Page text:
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The treatment rate of erectile dysfunction (ED) in younger men with Type 2 Diabetes is up to 4 times higher than the equivalent non-diabetes population
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  • Mike StedmanOrcid,
  • Martin Whyte,
  • Mark Lunt,
  • Marco Albanese,
  • Mark Livingston,
  • Roger Gadsby,
  • Geoff Hackett,
  • Simon Anderson,
  • Adrian Heald
Mike Stedman
Orcid
Res Consortium
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Martin Whyte
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Mark Lunt
The University of Manchester
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Marco Albanese
Herzzentrum Hirslanden Zentralschweiz,
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Mark Livingston
Walsall Healthcare NHS Trust
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Roger Gadsby
University of Warwick Warwick Medical School
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Geoff Hackett
University of Aston
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Simon Anderson
University of the West Indies at Cave Hill
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Adrian Heald
Salford Royal Hospitals NHS Trust
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Peer review status:ACCEPTED

12 Apr 2020Submitted to International Journal of Clinical Practice
16 Apr 2020Submission Checks Completed
16 Apr 2020Assigned to Editor
19 Apr 2020Reviewer(s) Assigned
29 Apr 2020Review(s) Completed, Editorial Evaluation Pending
07 May 20201st Revision Received
09 May 2020Reviewer(s) Assigned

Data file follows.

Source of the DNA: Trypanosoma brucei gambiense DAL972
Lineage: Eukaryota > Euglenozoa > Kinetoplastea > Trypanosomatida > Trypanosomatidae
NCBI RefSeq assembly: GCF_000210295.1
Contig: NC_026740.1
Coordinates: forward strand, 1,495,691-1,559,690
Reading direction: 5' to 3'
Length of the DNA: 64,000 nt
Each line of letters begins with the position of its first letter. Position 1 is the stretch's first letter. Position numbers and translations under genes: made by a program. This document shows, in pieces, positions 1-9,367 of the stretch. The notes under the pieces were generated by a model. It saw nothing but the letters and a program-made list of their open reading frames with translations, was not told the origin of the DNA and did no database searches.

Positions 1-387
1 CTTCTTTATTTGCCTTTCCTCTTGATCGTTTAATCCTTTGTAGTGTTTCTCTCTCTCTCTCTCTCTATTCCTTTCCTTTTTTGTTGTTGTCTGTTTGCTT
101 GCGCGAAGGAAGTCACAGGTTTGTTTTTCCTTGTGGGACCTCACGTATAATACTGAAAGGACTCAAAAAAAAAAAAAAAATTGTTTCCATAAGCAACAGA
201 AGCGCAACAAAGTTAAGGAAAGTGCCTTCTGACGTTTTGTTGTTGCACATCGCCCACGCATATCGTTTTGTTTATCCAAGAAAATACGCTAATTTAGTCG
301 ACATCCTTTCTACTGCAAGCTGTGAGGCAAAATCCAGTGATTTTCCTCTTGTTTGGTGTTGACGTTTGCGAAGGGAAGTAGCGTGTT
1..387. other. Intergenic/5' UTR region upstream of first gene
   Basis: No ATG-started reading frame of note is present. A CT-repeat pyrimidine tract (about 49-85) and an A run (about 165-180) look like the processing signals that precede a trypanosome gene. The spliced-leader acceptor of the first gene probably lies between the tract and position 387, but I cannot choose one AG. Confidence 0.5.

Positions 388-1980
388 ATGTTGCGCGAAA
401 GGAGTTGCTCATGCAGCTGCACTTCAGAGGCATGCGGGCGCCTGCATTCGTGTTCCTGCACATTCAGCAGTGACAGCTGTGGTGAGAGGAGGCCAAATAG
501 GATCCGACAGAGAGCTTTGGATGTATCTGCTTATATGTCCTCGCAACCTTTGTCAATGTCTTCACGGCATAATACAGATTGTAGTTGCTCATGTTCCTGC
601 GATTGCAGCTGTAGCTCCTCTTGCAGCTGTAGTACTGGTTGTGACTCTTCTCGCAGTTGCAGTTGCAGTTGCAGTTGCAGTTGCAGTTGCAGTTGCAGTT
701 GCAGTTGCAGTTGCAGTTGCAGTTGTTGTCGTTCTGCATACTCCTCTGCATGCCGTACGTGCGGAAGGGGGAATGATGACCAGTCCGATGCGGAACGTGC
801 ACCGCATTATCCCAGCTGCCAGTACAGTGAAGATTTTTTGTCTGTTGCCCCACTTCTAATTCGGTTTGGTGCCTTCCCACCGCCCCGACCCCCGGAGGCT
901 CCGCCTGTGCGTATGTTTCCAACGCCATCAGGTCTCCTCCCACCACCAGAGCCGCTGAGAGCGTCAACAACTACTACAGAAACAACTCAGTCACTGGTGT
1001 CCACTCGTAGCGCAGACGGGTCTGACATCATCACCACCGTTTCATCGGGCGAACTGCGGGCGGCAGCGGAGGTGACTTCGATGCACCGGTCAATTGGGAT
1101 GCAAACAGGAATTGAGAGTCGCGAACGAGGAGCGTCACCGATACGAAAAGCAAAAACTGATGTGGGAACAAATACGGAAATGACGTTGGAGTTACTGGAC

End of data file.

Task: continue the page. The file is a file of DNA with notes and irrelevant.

09 May 2020Submission Checks Completed
09 May 2020Assigned to Editor
09 May 2020Review(s) Completed, Editorial Evaluation Pending
14 May 2020Editorial Decision: Accept

Abstract

Introduction Erectile Dysfunction (ED) is common in older age and in diabetes (DM). Phosphodiesterase type 5-inhibitors (PDE5-is) are the first-line for ED. We investigated how type of diabetes and age of males affects the PDE5-i use in the primary care setting. Methods 2018-19 general practice level quantity of all PDE5-i agents were taken from the GP Prescribing Data set in England. The variation in outcomes across practices was examined across one year, and for the same practice against the previous year. Results We included 5,761 larger practices supporting 25.8million men of whom 4.2million≥65 years old. Of these, 1.4million had T2DM, with 0.8million of these>65. 137,000 people had T1DM. 28.8million tablets of PDE5-i were prescribed within the 12 months (2018-19) period in 3.7million prescriptions (7.7 tablets/prescription), at total costs of £15.8million (£0.55/tablet). The NHS ED limit of 1 tablet/user/week suggests that 540,000 males are being prescribed a PDE5-i at a cost of £29/year each. With approximately 30,000 GPs practising, this is equivalent to one GP providing 2.5 prescriptions/week to overall 18 males. There was a 3x variation between the highest decile of practices (2.6 tablets/male/year) and lowest decile (0.96 tablets/male/year). The statistical model captured 14% of this variation and showed T1DM males were the largest users, while men age<65 with T2DM were being prescribed 4 times as much as non-DM. Those T2DM>65 were prescribed 80% of the non-DM amount. Conclusion There is wide variation in use of PDE5-is. With only 14% variance capture, other factors including wide variation in patient awareness, prescribing rules of local health providers, and recognition of the importance of male sexual health by GP prescribers might have significant impact.